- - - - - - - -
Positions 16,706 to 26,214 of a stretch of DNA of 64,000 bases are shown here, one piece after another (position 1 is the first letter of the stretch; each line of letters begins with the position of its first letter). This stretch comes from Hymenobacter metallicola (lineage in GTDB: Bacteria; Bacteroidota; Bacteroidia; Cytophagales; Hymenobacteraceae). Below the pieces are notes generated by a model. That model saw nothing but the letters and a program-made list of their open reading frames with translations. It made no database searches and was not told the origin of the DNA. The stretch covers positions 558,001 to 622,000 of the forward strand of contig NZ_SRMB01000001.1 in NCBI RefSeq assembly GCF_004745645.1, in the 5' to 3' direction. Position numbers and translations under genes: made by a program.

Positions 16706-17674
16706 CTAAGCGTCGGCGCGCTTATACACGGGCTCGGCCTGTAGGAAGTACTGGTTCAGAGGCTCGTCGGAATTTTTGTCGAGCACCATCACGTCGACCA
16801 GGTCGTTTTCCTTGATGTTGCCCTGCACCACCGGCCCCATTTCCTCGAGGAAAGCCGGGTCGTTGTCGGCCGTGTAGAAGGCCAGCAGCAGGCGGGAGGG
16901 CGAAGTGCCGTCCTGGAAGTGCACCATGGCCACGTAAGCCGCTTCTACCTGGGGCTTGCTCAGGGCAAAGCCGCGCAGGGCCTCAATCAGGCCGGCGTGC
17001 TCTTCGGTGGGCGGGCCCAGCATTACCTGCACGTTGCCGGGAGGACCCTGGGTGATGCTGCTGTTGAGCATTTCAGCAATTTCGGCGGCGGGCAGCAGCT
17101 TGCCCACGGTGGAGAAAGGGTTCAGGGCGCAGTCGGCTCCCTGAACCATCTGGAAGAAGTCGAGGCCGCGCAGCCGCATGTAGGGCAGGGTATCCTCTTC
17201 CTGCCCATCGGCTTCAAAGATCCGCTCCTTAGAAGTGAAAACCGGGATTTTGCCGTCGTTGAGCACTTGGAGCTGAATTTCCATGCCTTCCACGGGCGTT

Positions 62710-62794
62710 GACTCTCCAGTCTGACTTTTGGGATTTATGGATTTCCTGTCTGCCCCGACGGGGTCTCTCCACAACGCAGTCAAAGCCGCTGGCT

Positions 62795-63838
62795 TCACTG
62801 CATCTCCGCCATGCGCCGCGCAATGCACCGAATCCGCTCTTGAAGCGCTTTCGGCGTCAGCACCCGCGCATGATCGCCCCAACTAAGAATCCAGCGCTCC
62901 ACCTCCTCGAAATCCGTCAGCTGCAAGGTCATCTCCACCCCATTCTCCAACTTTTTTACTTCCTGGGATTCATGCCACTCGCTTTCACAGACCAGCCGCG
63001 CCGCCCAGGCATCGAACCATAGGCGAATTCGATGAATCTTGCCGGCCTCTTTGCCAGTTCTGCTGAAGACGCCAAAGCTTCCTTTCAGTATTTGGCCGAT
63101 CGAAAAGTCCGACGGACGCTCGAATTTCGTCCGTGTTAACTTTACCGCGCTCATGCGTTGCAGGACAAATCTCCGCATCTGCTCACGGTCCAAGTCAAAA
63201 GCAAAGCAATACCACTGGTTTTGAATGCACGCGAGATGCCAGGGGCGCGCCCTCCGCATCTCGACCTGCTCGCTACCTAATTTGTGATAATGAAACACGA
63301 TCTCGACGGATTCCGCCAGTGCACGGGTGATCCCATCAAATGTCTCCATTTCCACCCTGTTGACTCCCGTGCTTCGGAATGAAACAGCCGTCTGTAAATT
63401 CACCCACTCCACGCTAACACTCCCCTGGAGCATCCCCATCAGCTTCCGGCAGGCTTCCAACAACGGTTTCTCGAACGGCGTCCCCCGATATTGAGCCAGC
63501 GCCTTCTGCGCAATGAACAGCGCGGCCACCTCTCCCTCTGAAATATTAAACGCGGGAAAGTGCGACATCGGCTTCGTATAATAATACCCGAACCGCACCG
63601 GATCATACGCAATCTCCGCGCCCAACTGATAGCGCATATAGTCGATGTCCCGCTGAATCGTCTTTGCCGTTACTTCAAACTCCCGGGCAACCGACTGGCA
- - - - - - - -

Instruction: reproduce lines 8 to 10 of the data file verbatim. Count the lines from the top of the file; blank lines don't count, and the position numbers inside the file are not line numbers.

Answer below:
17201 CTGCCCATCGGCTTCAAAGATCCGCTCCTTAGAAGTGAAAACCGGGATTTTGCCGTCGTTGAGCACTTGGAGCTGAATTTCCATGCCTTCCACGGGCGTT

Positions 62710-62794
62710 GACTCTCCAGTCTGACTTTTGGGATTTATGGATTTCCTGTCTGCCCCGACGGGGTCTCTCCACAACGCAGTCAAAGCCGCTGGCT